At his Chelmsford gastroenterology practice, Dr. Richard Tilson is seeing a frightening trend. In the past year, he has diagnosed more colon cancer than he has in his career, particularly among adults who may think they are too young to be at risk.
Colon cancer is already the third-leading cause of cancer death in the United States. More than 50,000 are estimated to die of colon cancer in 2022, but for most, it is largely preventable. The rise of routine colon screening for adults over 50 has brought cancer rates down significantly over the past 20 years, but rates among adults 45-50 have begun to rise.
For that reason, the U.S. Preventive Services Task Force (USPSTF) recently lowered the recommended age to begin routine colon screens from 50 to 45.
Dr. Tilson explains the benefits of colon screening, and the risks of waiting too long.
The word screening often gets misinterpreted. We are not screening for colon cancer, we are screening for colon polyps that are precancerous. A Colonoscopy is a prevention test, and there are not many prevention tests in medicine. The only other cancers that we can significantly prevent medically are cervical cancer by getting the HPV vaccine, and liver cancer by getting the Hepatitis B vaccine. That’s it.
You develop cancer in your colon from very small growths called polyps. Once those polyps develop, they can eventually turn into colon cancer. We’re not very good at deciphering which polyps will turn into cancer, so during a colonoscopy we remove all of them.
About 8 years ago, the American Council of Gastroenterologists said people of African American descent should begin colon screening at 45, because evidence showed the rate of colon cancers started earlier in that population. Then in the last few years, they found that rates of colon cancers in the white population paralleled that of the African American population and they shifted the recommendation for everyone.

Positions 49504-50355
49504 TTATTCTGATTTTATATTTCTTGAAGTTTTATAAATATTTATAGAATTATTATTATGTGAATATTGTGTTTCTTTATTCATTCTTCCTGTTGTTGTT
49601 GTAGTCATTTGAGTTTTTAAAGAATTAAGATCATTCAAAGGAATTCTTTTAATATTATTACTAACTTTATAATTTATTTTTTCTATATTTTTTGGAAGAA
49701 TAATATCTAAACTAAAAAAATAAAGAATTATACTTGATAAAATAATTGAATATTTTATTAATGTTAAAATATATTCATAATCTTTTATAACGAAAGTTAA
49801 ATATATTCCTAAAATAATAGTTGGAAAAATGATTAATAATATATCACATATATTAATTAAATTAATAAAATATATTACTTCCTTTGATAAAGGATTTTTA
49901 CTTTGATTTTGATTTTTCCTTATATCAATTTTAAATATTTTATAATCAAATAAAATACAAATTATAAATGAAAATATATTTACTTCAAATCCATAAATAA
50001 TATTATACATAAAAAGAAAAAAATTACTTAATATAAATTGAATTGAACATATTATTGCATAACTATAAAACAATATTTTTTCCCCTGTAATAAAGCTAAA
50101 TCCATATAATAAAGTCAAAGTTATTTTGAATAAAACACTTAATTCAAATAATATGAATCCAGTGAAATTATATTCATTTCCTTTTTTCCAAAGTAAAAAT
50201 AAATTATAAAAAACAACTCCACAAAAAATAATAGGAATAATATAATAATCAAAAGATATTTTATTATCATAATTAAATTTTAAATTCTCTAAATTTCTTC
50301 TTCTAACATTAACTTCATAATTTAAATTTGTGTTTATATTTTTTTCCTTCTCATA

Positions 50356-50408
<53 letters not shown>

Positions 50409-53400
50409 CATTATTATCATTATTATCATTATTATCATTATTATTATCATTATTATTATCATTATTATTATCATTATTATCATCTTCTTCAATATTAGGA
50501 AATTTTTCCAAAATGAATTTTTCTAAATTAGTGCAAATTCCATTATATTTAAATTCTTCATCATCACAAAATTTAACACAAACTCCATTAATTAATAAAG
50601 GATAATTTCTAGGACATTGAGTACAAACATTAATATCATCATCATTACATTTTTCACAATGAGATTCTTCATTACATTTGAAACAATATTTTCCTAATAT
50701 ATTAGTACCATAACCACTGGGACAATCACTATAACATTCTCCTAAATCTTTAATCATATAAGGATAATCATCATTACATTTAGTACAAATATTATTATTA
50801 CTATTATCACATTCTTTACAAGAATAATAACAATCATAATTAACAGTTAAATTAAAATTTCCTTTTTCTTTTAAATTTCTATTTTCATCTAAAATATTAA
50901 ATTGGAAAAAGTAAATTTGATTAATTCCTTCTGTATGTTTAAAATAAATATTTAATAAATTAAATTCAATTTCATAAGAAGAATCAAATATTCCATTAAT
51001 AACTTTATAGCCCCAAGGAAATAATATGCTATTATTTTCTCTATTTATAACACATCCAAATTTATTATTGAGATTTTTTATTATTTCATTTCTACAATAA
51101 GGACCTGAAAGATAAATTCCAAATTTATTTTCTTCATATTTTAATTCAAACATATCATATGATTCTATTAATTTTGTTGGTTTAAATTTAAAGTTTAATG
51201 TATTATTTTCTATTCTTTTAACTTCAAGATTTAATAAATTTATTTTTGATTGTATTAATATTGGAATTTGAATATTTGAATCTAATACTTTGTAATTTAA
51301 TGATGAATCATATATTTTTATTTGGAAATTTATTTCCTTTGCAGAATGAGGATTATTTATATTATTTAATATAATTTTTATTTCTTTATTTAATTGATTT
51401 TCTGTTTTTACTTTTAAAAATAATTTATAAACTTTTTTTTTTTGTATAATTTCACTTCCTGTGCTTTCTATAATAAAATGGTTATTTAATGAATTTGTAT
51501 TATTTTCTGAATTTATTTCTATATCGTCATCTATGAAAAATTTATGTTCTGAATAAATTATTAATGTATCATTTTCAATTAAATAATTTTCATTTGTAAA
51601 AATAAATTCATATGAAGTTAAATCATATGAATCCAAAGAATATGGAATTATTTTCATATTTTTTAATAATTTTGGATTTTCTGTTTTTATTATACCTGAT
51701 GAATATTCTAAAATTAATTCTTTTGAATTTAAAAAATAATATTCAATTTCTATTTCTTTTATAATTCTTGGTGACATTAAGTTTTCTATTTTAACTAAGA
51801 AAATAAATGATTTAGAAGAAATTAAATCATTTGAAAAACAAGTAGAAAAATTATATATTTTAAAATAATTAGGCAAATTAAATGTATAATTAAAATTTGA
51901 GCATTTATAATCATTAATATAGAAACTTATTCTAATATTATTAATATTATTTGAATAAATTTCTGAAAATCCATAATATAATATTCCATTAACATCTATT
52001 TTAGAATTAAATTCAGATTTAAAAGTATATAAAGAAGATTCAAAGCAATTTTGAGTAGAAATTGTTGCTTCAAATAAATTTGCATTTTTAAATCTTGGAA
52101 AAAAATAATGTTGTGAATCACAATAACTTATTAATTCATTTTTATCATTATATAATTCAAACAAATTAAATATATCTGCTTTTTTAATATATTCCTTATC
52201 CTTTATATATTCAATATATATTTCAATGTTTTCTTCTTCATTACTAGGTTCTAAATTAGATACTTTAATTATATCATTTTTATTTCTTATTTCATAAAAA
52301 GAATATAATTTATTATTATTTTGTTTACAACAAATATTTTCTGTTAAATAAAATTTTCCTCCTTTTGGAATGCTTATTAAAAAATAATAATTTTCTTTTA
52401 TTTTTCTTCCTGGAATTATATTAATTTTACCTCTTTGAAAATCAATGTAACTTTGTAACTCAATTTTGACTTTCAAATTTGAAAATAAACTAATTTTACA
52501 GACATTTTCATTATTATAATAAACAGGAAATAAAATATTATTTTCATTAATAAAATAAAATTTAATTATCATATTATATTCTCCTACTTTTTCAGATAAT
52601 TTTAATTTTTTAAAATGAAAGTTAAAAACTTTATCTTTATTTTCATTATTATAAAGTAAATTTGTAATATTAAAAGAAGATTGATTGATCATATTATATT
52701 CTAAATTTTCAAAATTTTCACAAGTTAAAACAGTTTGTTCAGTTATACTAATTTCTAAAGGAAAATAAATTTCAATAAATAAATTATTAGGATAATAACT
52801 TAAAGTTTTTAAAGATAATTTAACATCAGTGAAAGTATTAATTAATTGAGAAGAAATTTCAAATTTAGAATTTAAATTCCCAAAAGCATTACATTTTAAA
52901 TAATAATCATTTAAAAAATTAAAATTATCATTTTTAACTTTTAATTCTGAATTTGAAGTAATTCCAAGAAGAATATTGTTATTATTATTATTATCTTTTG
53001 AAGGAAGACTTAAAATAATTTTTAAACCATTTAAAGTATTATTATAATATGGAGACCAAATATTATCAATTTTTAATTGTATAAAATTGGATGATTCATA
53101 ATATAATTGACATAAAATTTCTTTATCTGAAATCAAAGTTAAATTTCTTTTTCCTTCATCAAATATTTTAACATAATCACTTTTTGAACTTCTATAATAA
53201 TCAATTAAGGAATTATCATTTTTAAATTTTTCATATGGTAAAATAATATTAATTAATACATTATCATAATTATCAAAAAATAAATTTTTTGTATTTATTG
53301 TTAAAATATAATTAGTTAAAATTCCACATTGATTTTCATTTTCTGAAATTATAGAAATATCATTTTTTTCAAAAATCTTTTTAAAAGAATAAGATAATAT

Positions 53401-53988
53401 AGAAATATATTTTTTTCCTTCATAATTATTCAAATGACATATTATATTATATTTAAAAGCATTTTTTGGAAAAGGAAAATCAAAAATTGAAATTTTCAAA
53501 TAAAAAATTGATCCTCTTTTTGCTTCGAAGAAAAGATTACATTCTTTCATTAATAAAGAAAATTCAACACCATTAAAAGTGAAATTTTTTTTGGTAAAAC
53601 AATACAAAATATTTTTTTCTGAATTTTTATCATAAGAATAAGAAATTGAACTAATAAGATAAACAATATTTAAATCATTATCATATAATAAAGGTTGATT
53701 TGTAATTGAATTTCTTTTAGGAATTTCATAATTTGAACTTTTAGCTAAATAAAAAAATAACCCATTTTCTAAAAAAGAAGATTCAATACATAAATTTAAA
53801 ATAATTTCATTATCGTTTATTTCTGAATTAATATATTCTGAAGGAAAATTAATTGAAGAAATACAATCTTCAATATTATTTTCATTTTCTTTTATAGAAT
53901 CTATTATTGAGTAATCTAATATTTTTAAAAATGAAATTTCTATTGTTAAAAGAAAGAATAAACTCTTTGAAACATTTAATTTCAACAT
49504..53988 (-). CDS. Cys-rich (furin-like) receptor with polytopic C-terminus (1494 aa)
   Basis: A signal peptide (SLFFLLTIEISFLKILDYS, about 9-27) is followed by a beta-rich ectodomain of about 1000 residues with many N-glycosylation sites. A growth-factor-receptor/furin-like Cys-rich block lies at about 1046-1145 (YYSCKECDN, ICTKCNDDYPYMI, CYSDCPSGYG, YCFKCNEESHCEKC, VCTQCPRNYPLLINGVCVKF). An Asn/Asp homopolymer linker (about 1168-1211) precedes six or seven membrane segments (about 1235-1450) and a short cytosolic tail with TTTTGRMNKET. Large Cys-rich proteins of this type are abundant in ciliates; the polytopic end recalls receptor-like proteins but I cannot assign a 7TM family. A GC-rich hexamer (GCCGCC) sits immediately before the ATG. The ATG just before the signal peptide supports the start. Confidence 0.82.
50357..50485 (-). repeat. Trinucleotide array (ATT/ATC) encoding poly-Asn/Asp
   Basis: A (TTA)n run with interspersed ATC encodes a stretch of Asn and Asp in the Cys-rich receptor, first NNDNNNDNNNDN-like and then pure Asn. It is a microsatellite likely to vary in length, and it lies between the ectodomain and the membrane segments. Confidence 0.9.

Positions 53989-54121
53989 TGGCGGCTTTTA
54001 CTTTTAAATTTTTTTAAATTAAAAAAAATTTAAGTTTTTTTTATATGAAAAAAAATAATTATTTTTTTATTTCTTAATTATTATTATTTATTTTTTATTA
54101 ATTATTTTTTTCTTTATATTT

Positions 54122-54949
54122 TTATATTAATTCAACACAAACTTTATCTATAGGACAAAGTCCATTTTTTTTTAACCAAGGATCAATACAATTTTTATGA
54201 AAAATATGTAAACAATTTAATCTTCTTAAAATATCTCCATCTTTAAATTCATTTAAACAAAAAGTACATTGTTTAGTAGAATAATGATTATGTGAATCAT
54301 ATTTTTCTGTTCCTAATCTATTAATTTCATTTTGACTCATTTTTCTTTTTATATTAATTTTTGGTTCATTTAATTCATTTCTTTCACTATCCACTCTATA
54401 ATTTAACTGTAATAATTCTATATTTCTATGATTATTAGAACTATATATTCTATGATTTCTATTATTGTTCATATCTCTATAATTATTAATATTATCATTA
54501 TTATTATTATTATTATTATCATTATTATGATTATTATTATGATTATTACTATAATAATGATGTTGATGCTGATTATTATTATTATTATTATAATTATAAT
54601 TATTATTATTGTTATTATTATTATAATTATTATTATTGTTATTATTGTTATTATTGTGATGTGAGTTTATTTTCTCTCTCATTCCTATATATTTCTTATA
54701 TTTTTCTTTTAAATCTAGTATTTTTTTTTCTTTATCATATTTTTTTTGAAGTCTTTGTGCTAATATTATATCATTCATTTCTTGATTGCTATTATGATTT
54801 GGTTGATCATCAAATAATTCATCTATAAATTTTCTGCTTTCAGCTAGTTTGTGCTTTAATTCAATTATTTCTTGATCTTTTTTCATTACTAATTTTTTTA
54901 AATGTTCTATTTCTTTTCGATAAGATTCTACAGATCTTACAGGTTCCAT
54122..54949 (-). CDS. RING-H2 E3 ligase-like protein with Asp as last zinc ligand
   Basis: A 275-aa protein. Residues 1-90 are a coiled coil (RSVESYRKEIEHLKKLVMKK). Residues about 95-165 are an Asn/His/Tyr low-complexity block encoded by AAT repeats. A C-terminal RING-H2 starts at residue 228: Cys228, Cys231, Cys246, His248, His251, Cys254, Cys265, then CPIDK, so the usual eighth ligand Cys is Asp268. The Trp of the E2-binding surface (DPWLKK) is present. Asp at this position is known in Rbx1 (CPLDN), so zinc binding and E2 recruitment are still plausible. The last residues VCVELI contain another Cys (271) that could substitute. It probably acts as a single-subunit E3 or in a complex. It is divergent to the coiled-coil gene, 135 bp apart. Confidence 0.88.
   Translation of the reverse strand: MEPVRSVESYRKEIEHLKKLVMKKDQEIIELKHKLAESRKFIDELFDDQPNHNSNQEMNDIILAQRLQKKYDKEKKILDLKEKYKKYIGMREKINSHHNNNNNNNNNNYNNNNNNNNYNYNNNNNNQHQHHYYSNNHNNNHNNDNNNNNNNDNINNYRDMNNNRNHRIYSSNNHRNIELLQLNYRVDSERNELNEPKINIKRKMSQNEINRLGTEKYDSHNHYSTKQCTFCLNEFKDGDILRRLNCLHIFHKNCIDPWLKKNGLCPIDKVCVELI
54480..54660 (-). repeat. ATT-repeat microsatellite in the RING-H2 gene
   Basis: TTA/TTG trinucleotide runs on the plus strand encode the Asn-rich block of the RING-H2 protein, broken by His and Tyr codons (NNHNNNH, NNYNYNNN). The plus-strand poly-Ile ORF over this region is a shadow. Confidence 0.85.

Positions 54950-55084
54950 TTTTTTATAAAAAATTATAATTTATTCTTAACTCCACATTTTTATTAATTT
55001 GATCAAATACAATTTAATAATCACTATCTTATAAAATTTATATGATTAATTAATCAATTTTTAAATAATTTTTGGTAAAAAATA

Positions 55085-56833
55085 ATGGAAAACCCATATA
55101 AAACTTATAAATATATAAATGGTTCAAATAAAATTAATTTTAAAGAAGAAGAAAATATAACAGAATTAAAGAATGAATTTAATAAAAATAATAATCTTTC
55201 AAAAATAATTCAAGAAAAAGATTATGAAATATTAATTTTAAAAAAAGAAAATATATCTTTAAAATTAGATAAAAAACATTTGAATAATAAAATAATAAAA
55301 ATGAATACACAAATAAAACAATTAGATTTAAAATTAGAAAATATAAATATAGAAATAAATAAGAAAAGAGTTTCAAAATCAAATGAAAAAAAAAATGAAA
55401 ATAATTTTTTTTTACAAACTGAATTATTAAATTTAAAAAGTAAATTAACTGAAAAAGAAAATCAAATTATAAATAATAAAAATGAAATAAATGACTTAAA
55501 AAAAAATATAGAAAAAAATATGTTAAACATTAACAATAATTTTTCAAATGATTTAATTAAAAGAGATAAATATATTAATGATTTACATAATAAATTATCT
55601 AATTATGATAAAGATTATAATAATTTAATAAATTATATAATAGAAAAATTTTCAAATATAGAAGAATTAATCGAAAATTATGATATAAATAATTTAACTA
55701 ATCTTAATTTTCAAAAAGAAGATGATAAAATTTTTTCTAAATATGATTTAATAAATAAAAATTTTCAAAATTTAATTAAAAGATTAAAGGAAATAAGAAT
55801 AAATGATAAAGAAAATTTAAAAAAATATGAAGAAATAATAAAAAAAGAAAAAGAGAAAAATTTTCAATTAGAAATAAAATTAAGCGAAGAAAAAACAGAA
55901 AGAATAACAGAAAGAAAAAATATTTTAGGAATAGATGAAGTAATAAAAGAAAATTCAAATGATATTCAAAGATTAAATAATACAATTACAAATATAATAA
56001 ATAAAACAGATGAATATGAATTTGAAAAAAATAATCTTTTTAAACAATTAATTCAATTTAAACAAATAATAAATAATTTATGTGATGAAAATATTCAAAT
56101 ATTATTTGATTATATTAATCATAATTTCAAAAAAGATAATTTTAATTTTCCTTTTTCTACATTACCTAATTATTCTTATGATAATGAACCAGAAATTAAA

Learn more about the U.S. Preventive Services Task Force (USPSTF) recommendation.
It used to be in three different ways. There was a procedure called a flexible sigmoidoscopy that went into the end of the bowel, but we’ve learned that if you only look in 1/3 of the bowel, you miss 2/3 of cancer. There is also the Cologuard-style test that looks for blood and abnormal DNA in your stool, and finds about 92 percent of existing colon cancers. But by far the most accurate screen is with a colonoscopy, which looks at the lining of the bowel for polyps and then removes them. This prevents at least 95% of colon cancers that can occur.
If you have a family history with either a lot of people who have had Colorectal (Colon) Cancer or family members who have had a lot of different cancers, you should talk to a doctor, who may recommend getting colonoscopies every few years. There are also those who deal with chronic inflammation like Crohn’s disease or ulcerative colitis. Because inflammation can lead to a higher rate of cancer, they also get colonoscopies at a higher interval. If a Colonoscopy discovers a lot of polyps, that may also lead to a higher prevalence of surveillance.
When you get a Colonoscopy, you limit your diet for a day or so and take a really strong laxative to clean out the colon, which allows us to take a tube, a light and a camera to look through the bowel. Because it would be uncomfortable if we didn’t give you anything, we give you medicine to make you feel relaxed and not feel the procedure at all. Many find the preparation to be more unpleasant than the colonoscopy itself.
Because we use sedation to get people relaxed, you do need to take a day out of your life and not drive or work on the day of the test. You feel like you can go back to work, but you don’t want to do any high level thinking.
I’ve diagnosed more cancer this year than I have than in any year that I’ve practiced. We went almost a year where people delayed getting a test. A year makes a difference. To put things in perspective, it takes about 7-10 years for a small polyp to turn into cancer. But once it’s cancerous, it takes far less than that to where it may not surgically operable and it spreads.
Because this recommendation is put out by the U.S. Preventive Services Task Force (USPSTF), insurance is required to pay for every aspect of your colon cancer screening. In January of 2022, the federal government announced that insurance must also cover, without cost sharing, a follow-up Colonoscopy to evaluate a positive, non-invasive stool test like Cologuard, effective May 31, 2022.
To schedule your colonoscopy screening, contact your primary care provider or find a gastroenterologist affiliated with Lowell General Hospital at www.lowellgeneral.org/findadoctor. To speak to a Lowell General Hospital Physician Referral representative, please call 1-800-544-2424.